What do Sergei Rachmaninoff, Charlie Chaplin, Greta Garbo, Arthur Rubinstein, Sergei Prokofiev, Marlene Dietrich, Igor Stravinsky, and Tallulah Bankhead have in common?
Once a famous beauty, by the late 1950s Dagmar Godowsky found herself subsisting on caviar, cake, and tales of the past. Typecast as a vamp in the silent-screen era of the early 1920s, she had “hissed her way through a thousand scenes.” She had died by blade, bullet, poison, or strangulation. Yet the demise of silent cinema ended her own film career. Now she performed at the dinner tables of New York’s beau monde. Dagmar Godowsky knew how to busy herself. She always had.
Born in 1897 as the daughter of the pianist and composer Leopold Godowsky—known better for his paraphrases of Liszt’s or Schubert’s pieces than his own—Dagmar grew up in Berlin, Paris, Vienna, Los Angeles, and New York. Wherever they made their home, her father—a near-maniacal host—collected celebrities. On an ordinary day, Dagmar claimed, she might return home from school to encounter “Jakob Wassermann, Gerhart Hauptmann, Hermann Sudermann. Thomas Mann. Every Mann.” She inherited not only her father’s seductive charm—her conquests numbered, if not “every man,” plenty of men and women, too—but his wit and skill as a raconteur.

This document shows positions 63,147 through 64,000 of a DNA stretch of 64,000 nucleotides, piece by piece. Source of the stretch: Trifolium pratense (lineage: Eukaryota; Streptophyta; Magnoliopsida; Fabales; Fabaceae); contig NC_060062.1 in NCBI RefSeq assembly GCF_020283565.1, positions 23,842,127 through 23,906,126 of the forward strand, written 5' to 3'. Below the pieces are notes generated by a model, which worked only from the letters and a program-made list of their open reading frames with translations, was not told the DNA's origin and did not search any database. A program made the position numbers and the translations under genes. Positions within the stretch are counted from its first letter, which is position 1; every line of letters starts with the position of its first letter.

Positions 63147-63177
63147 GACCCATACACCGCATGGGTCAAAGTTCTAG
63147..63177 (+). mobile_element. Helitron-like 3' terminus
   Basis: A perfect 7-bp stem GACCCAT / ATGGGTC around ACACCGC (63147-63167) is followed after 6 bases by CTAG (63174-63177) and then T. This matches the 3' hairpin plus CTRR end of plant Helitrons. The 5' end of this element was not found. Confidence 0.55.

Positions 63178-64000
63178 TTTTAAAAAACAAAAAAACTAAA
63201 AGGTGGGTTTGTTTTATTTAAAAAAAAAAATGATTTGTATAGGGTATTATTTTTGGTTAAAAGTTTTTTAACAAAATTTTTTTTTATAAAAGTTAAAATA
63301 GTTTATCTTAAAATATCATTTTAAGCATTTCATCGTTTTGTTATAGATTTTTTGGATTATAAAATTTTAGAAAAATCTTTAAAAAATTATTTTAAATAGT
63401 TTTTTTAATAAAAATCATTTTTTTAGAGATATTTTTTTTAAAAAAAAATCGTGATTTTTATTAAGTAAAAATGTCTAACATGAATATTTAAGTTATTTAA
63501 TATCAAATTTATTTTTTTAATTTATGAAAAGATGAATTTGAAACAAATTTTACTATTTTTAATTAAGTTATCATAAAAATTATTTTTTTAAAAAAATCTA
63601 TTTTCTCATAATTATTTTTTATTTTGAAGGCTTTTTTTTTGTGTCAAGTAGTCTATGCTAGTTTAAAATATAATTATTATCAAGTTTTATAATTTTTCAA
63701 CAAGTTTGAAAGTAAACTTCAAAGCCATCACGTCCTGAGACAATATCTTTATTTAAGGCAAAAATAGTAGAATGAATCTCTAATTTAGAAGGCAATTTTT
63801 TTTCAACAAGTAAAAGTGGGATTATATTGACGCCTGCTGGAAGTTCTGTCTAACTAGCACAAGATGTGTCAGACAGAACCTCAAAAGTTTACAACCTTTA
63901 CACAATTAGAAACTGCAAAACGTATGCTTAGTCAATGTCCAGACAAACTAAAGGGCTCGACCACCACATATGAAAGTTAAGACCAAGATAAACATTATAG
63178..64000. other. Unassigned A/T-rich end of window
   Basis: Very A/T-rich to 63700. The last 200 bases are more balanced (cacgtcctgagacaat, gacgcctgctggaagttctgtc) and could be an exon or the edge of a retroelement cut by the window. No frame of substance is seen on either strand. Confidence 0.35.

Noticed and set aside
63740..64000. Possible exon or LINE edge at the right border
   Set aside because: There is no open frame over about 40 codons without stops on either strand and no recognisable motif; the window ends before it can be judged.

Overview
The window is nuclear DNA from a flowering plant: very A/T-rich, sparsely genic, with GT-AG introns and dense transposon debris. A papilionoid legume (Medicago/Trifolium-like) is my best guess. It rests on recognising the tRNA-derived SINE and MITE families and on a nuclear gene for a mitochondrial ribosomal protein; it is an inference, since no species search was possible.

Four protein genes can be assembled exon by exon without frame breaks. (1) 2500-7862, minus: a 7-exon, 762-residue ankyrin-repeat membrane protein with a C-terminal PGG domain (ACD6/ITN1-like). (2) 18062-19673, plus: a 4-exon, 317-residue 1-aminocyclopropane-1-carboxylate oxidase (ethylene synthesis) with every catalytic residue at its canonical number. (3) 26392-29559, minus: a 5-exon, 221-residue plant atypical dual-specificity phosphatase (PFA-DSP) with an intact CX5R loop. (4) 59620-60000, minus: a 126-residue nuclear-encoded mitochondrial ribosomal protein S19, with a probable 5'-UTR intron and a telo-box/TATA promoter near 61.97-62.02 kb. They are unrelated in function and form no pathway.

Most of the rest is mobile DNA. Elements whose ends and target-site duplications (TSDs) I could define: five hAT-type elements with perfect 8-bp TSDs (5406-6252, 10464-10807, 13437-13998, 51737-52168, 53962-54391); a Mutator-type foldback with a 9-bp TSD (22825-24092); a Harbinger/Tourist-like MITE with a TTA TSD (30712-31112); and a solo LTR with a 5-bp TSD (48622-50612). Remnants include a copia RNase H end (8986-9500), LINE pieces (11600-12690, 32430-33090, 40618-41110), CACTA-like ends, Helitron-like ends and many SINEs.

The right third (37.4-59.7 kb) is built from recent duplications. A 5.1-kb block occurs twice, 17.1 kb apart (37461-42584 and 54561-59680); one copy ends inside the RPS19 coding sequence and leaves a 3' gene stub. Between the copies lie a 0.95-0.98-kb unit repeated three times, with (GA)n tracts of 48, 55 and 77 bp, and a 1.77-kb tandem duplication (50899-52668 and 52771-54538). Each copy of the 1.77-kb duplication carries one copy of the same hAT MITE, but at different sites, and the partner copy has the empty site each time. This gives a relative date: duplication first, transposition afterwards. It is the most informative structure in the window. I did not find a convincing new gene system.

It was her storytelling that lured Sandford Dody. A struggling playwright, Dody became witness to Dagmar’s spiel one night at a party. In a remarkable error of judgment that launched an entire, regrettable career, Dody offered to ghostwrite Dagmar’s autobiography—an endeavor that, he was sure, would be both profitable and easy. It was neither. Read More